There’s more to planting perennials than just popping plants out of their pots and plopping them into the ground.
Before planting, prepare your soil by working in soil amendments like compost or well-rotted manure to ensure success.
Work out your planting layout by using the height and spread information on plant tags to decide how far apart to plant. A plant that grows 24 inches (60 cm) wide should be planted so it has 24 inches (60 cm) to spread. Place taller plants behind the shorter ones.
Steps to planting perennials step-by-step
The best time to plant annuals and perennials isn’t a hot, sunny day but a cooler, cloudier one — such conditions are less stressful for the plants, and the gardener.
Give the planting area a good watering, preferably the day before so you don’t work in muck, or plant after rain has moistened soil.
If perennials are dry in their pots, water them first to get them moist.
How to plant:
- Dig a hole that’s wider but not deeper than the container. Never shoehorn a plant into a hole that’s too small.
- When planting perennials, work with one plant at a time, so that tender root hairs aren’t exposed to drying air longer than necessary. Tap sides of container or squeeze pot to loosen plant, and turn upside down so plant slides out into your hand. Handle plants by their root mass, not stems; stems can easily be damaged.
- Inspect roots; if circling, gently tease apart or they will continue to make circling growth. If roots are difficult to loosen by hand, make four shallow cuts into root mass near the bottom with a sharp knife. This promotes growth into surrounding soil.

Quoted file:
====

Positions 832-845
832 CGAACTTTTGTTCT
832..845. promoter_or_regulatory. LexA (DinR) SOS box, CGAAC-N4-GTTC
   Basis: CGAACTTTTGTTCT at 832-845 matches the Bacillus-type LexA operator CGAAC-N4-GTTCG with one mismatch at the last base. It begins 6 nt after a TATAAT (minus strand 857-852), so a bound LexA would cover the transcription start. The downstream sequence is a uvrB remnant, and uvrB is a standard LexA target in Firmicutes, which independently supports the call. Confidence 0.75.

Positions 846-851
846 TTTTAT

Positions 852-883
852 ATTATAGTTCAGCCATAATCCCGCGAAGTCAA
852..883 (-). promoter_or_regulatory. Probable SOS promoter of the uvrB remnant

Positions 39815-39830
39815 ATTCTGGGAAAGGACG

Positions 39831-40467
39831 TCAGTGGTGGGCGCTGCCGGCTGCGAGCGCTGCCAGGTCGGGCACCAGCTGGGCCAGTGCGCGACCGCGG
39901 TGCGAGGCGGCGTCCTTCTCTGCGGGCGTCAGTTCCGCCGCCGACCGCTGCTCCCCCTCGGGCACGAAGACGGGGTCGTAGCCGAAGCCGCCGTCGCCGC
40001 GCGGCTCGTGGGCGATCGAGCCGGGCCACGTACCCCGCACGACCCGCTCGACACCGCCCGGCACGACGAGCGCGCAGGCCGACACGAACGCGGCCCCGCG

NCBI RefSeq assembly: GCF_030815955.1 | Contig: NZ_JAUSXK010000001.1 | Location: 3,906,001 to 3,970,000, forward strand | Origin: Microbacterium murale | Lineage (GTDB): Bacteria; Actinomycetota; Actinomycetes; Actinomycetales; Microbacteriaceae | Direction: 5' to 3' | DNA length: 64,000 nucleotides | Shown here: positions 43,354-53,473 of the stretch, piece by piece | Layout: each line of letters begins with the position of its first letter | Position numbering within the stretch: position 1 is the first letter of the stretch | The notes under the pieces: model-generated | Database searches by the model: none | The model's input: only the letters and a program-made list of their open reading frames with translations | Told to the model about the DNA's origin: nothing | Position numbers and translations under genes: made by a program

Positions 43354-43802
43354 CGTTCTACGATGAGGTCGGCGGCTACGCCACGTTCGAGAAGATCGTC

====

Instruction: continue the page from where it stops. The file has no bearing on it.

- If you see lots of potting mixture but few roots, work off some potting soil with your fingers to ensure plant roots will make physical contact with garden soil. Potting mix dries quicker than surrounding soil, making new plants susceptible to drying out.
- Set plant into hole; place exactly as deep as it was in container. Cover roots with loose soil, water lightly; add remaining soil and pack gently but firmly; never stomp on delicate roots. Water well.
- Do not apply water-soluble fertilizer when planting perennials, but wait about a week or so to allow roots to grow a bit. Organic fertilizers are the best choice because they support both root development and the soil-borne organisms that are beneficial to healthy root growth.
- Keep new perennials moist for a couple of months, but don’t kill with kindness: let top 2 or 3 inches (5 to 7 cm) of soil get a bit dry-looking between waterings.